Nov 6 '20 at 16:40
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"It's okay to be different." is not translated by "C'est correct d'être différent.", there is no doubt about that.

Here, "okay" has to do with a notion of acceptability, better, a notion of self-respect.

"Correct" in French cannot translate that. A different approach is necessary.

  • Il n'y a pas a avoir (de) honte parce que l'on est différent. Il n'y a pas de honte à avoir parce qu'on est différent.

  • Il n'y a pas à vous pointer du doigt parce que vous êtes différent.

  • On ne doit pas pointer les gens du doigt parce qu'ils sont différents.

Other formulations will be found, each with its particular nuance.


In my opinion, the best way is the long way, that is, essentially the first one of the solutions you envisage (from context). I'd say that, on the basis of a solid understanding of your mother tongue and then of a good understanding of the tongue you study you can gain the ability to create accurate translation solutions that might otherwise take up a very large amount of your time in fruitless research. There is a question of trade off to consider: time invested in extracting meaning as best you can from the material (books, videos) versus immediate and accurate understanding through research (understanding which you can always obtain by reading translations, but then you don't learn). Other means, beyond a good bilingual dictionary or two for the fundamental correspondence between words, are not too good because there does not exist yet any really comprehensive, detailed source of information.

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  • if "c'est correct d'être différent" doesn't mean "it's okay to be different", what does it mean when the character says that in the video?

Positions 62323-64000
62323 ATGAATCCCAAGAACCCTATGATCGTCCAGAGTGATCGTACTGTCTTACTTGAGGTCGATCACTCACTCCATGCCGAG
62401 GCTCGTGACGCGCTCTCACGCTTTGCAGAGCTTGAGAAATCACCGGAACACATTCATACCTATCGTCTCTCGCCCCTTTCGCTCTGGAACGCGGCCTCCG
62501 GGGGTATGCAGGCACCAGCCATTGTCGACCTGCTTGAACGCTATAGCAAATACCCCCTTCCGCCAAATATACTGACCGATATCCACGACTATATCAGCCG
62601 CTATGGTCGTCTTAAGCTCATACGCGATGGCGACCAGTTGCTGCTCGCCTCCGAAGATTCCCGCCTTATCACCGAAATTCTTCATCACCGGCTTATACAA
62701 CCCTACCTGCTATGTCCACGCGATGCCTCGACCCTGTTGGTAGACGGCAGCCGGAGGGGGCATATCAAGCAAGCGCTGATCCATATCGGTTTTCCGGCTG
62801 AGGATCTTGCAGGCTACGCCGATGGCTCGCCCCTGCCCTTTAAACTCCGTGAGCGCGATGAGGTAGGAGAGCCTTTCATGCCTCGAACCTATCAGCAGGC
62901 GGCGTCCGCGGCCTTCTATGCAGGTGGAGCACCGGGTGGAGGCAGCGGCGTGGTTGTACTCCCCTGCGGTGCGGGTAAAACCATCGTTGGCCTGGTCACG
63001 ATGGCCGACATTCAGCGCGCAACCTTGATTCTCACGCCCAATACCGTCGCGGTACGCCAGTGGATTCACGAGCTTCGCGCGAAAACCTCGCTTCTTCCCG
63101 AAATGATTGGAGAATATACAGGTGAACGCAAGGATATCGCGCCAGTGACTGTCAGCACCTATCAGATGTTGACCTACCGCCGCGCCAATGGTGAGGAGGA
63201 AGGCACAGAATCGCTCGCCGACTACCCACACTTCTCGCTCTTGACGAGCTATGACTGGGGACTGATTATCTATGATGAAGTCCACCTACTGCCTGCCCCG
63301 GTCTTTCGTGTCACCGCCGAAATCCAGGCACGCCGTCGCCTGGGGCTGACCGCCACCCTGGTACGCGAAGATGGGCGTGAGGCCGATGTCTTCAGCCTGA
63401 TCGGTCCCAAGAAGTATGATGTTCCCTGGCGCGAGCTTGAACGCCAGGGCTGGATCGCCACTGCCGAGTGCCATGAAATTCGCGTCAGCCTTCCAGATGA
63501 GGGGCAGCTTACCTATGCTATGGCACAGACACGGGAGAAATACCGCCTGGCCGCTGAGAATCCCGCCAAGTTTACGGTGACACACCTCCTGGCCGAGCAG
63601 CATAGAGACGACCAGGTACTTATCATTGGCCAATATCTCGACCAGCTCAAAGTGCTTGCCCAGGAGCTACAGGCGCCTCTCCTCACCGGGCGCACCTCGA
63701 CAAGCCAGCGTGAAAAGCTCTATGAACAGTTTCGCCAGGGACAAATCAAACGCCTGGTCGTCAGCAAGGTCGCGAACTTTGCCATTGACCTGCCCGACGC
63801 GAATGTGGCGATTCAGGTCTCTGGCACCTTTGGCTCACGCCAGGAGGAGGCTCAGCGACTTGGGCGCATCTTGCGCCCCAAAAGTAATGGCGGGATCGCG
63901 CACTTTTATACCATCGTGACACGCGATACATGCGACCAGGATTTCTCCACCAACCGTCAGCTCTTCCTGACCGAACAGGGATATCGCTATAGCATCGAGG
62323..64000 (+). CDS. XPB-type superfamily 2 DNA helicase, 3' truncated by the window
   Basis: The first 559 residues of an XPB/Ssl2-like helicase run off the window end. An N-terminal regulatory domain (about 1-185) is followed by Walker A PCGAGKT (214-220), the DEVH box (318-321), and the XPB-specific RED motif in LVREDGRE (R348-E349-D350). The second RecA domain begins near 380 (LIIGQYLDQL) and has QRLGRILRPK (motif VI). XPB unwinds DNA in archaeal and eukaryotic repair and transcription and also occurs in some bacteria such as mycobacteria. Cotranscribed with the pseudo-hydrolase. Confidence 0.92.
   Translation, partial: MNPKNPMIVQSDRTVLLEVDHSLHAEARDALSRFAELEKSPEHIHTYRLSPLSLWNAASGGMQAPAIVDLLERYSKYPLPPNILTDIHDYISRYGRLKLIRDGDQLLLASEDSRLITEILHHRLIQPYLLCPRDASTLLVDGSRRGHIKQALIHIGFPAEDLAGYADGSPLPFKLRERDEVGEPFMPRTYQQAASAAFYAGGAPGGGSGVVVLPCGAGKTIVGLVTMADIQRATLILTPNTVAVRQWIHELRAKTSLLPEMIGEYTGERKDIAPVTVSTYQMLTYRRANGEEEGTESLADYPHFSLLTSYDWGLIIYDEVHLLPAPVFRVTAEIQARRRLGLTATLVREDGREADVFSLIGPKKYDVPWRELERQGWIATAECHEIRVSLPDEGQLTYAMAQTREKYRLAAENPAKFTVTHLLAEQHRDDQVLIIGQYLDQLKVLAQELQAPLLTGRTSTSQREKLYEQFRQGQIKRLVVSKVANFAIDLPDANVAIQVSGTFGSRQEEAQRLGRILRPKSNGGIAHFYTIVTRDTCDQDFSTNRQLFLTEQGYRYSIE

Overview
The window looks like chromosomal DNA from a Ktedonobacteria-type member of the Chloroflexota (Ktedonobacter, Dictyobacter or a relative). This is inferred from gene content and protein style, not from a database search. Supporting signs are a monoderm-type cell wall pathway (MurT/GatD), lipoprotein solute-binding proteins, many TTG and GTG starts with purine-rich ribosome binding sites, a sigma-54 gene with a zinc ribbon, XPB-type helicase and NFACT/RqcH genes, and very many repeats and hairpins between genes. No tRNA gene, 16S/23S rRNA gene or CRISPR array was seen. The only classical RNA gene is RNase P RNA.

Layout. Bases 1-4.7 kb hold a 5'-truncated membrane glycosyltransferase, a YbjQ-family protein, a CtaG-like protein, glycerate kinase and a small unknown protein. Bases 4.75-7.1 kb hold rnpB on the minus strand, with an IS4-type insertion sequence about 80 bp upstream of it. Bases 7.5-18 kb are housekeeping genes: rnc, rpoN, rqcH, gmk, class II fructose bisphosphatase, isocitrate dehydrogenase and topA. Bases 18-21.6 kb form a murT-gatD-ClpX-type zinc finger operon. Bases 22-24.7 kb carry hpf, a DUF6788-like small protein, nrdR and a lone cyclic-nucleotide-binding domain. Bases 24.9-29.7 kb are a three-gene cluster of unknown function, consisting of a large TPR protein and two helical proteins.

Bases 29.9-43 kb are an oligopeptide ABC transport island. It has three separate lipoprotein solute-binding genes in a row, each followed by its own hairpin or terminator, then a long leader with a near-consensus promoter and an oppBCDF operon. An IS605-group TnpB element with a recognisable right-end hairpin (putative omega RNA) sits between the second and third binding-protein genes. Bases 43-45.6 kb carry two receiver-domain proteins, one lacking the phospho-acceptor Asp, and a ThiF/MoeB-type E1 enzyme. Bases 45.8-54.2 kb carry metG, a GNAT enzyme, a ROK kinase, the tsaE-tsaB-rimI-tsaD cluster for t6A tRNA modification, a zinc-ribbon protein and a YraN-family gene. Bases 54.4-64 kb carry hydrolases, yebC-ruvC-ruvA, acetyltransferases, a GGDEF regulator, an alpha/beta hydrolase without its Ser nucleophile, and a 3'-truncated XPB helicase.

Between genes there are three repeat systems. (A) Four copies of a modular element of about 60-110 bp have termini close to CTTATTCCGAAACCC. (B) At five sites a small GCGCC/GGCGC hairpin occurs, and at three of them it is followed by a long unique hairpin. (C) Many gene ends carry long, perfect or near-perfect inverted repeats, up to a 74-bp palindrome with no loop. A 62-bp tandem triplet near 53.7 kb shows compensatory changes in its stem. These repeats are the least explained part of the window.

– silph
    Nov 6 '20 at 9:33
  • @silph It seems to me that the people using "It's correct…" were at a loss for a translation of the American "okay" and were eager to provide something as short as "okay" and so ended up with choosing something very approximative. "okay" in this context is certainly not "accurate"; it is not either "right and suitable" nor 'taking care to speak or behave in a way that follows the accepted standards". In fact, "okay" here is the expression of how society reacts to a difference shown by the individual; it is not a judgement about the behaviour of that individual. (1/2)
    – LPH
    Nov 6 '20 at 9:59
  • @silph So, what the character is saying is bad French, French in the making and half-baked, as there is so much of it around. It's another instance of make-do, hoping to get by with the same old words when what has to be translated comes from a language with a greater number of words and new words. (2/2)
    – LPH
    Nov 6 '20 at 10:05
  • i'm surprised that this is bad French, since this show was not translated from English, but instead created originally in French, for francophone children who live in Ontario! but i appreciate your own suggestions of how "it's okay to be different" could have been translated using better French.
    – silph
    Nov 6 '20 at 10:18
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    @LPH I think you missed the fact that the site is Canadian, so this is Québecois rather than "French French". Indeed in France nobody would say "C'est correct d'être différent", but over there it does indeed mean "it's okay to be different".
    – jcaron
    Nov 7 '20 at 13:49